Why not create a bit of the Mediterranean atmosphere in your garden by growing some of the plants that you might have seen on your travels. It's easier than you think...If you've been away to the Mediterranean this summer on your holiday, you are bound to be missing it now you are back in the land of sunshine and showers. But there are many plants that are familiar sights in Southern Europe which you can grow in the UK.
So you've just got back from a holiday somewhere in southern Europe to find that dear old Blighty is as cool and showery as when you left. You're already pining for another walk along the Mediterranean coast with the sun on your back, a beach side promenade under palm trees, or evenings when you can sit outside on the terrace with a cocktail and soak up the holiday atmosphere. Well there's nothing we can do about the weather, but you can create a small pocket of paradise on your balcony or patio. Whether it's Spain, Portugal, France, Italy or Greece that you are longing for, plants are the answer. Choose the right ones and you can (almost) transport yourself back to your holiday destination.
Plant a palm
Surely the single plant type that is most evocative of sunny summer holidays is the palm. Is there anything more suggestive of beach side paradise or hot sunny weather? There is of course good reason why they are more familiar in far off holiday destinations than in the UK as a whole. Most are not hardy and will not withstand either the cold and wet of a typical British winter. But Trachycarpus fortunei should withstand temperatures down to minus five Celsius. In time it will grow tall and add architectural form to your garden as well as a sense of the exotic.
Take a big step towards feeling as if you are back in the Med by planting an olive. Sitting under an olive tree you can't be anywhere else, right? You might think so, but they're surprisingly hardy and you'll be able to sit under one in much of the UK, though don't expect edible fruit. Mine's now 15 years old. For a few years it's worth protecting it in winter. If it's in a pot, bring it inside during the coldest periods or wrap the pot in bubble wrap and carpet remnants. If it's in the ground, protect it with fleece at first but once it's well established it'll withstand a British winter pretty well. An especially cold one may mean less growth the following year but you'll still be able to enjoy sitting under it pretending you're on holiday.
|Geraniums just shout "Summer!"|
Right across the Mediterranean, from Portugal to Greece, you are likely to see courtyards and buildings adorned with colourful geraniums in terracotta pots. They are ideally suited to southern European climates because they tolerate long periods of dry weather. Back home this makes them a good choice for a balcony in the rain shadow of a building or in hanging baskets which drain quickly and often get insufficient watering. Yes these are really pelargoniums, but they are sold as geraniums. Spread them around a sunny patio or hang them on the wall, and you can't help but be reminded of the time you saw them on a scorching hot day in an Italian village!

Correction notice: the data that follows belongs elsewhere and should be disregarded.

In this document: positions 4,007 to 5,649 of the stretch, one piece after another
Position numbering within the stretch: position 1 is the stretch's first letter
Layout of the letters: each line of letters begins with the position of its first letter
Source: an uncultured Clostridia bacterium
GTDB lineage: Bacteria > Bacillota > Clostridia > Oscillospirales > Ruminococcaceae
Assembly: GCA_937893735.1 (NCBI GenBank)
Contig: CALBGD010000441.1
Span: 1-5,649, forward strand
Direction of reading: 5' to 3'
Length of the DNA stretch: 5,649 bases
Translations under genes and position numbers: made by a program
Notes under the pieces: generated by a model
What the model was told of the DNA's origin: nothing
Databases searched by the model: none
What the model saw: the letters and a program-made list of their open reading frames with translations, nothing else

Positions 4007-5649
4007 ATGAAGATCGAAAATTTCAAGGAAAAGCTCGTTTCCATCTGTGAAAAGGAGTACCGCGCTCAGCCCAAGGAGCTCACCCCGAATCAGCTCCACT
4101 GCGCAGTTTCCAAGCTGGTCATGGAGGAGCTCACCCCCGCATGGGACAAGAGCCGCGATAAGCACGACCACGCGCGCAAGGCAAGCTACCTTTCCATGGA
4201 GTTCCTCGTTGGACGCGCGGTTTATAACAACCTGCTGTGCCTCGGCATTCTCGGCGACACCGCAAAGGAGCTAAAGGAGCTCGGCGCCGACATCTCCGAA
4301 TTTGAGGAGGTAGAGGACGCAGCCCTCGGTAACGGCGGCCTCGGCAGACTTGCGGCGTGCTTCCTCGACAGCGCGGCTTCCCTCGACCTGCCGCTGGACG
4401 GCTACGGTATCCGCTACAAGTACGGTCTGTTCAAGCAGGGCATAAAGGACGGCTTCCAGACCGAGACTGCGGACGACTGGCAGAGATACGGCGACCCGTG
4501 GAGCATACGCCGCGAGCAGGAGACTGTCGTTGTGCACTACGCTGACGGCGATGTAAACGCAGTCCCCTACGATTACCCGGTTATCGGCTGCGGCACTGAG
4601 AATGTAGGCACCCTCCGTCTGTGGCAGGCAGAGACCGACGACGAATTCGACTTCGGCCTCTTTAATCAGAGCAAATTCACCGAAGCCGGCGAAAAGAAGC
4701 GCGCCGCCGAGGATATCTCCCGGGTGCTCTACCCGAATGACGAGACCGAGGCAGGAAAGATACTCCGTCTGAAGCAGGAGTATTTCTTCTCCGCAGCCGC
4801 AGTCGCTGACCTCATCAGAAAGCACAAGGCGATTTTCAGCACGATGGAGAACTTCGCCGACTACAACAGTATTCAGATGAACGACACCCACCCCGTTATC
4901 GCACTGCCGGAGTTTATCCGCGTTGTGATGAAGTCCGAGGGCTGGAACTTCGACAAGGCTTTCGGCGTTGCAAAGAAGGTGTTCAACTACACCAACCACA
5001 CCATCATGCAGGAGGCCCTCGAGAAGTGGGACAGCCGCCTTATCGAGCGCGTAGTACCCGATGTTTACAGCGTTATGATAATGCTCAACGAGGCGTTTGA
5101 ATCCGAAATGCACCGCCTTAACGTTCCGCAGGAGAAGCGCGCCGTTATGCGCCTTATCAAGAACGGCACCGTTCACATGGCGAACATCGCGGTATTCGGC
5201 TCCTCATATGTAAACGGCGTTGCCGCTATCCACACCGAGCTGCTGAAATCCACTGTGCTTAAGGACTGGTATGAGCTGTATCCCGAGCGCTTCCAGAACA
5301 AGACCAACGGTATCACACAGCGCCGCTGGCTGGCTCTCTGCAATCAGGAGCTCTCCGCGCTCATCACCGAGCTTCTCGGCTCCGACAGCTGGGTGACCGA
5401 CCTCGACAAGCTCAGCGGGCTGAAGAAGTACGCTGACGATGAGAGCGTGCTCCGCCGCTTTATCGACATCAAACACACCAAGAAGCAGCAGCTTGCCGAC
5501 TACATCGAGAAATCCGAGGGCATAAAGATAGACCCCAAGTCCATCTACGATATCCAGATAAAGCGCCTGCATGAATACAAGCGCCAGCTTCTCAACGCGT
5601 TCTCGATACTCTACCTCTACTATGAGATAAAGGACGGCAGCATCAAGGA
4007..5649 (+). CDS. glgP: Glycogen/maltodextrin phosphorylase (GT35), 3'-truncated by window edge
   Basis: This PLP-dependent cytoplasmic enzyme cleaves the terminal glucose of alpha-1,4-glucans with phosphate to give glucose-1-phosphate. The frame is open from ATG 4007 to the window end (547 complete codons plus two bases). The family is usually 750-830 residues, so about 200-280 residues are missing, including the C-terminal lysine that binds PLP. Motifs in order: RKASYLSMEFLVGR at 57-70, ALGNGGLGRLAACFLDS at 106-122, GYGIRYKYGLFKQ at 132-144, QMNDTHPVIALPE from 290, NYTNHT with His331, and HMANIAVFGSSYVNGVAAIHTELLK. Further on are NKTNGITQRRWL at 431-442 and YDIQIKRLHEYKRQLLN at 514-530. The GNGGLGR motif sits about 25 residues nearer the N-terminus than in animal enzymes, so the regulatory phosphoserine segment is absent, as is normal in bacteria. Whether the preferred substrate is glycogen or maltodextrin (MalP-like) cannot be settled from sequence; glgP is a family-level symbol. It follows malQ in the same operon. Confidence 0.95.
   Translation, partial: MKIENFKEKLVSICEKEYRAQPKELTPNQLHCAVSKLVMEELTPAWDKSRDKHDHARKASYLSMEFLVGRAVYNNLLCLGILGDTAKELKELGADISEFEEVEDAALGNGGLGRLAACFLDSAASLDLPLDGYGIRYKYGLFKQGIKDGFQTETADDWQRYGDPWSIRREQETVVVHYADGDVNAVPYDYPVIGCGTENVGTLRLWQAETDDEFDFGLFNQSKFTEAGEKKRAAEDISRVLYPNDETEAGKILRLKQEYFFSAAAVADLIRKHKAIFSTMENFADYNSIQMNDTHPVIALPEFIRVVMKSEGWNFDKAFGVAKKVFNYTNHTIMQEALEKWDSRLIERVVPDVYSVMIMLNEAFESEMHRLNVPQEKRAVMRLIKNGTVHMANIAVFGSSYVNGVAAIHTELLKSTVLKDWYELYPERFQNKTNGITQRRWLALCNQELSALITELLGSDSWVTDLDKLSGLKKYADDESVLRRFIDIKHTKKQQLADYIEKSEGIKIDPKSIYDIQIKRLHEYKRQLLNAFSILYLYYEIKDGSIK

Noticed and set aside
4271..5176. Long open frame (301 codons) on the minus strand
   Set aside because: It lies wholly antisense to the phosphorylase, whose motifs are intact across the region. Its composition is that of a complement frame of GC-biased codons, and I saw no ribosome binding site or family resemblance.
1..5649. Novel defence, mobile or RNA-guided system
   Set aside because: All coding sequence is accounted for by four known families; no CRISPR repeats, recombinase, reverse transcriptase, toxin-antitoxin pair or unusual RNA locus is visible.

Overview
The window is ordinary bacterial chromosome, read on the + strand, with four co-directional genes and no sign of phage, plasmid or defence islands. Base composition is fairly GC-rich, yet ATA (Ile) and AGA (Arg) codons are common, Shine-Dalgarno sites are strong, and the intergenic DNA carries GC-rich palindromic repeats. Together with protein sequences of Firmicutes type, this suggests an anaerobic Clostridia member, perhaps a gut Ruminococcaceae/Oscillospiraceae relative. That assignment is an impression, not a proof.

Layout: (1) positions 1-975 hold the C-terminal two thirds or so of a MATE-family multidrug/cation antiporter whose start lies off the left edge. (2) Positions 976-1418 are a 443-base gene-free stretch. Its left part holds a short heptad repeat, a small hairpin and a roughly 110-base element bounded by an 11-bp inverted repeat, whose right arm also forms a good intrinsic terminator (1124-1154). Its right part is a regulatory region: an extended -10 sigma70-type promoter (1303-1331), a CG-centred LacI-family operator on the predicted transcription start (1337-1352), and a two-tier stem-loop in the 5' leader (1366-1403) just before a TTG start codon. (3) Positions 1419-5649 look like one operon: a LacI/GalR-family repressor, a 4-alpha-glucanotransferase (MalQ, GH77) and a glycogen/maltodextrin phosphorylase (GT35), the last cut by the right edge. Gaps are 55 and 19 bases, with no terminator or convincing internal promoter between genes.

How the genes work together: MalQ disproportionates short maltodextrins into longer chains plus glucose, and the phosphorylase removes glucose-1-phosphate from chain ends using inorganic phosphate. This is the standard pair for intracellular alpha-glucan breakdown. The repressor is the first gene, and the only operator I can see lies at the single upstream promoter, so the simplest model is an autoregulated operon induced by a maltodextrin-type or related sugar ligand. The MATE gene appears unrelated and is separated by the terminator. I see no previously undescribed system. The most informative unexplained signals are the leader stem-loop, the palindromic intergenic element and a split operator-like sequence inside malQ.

If you've been to Southern France or Italy you've seen plenty of these. You might not have noticed them but they seed themselves over stone walls and steps. Basically multi coloured daisies, they add a frothiness to any ground level planting. Plant one and it'll seed itself around. Just rip out the bits that spread too far, leaving the rest to soften the hard landscaping in a way reminiscent of a Provencal farmyard.
Of course we're all familiar with Rosemary, it's been a part of British herb gardens, and shrubberies, for ages. But if you didn't already know, it's a Mediterranean plant, full of aromatic essential oils that smell great when you rub them, and flavour your lamb cutlets perfectly. The oils are a result of the adaptation it's made to the hot dry landscapes of southern Europe, but unlike some other Mediterranean herbs, Rosemary can comfortably endure most UK conditions too. It will grow almost anywhere. Low maintenance because it doesn't need much watering, but hardy enough to make it through cold wet winters (providing it's not sitting in water). Perfect for bringing back memories of hot dry south facing slopes.
There are of course plenty of other plants you can grow to give your garden a Mediterranean atmosphere. Depending on the precise conditions in your garden, there are far more options than I could give you in a single blog post. However, some of them frankly require a bit of a faff. Some will need careful watering, some will need protection from frost, and some will need more hours of sun than you might be able to give them. The five I've listed can all be grown fairly easily in typical British conditions, without trying too hard. As with any plant, you need to give them reasonable conditions, particularly in winter. Put them in as sunny a spot as you can, with fairly good drainage, and they will be able to thrive. But they are less fussy than more exotic species, and with the exception of the geranium, are frost hardy. So if you are already wishing your hot summer getaway could have lasted longer, get down to your local garden centre and bring back a bit of the Med.Follow
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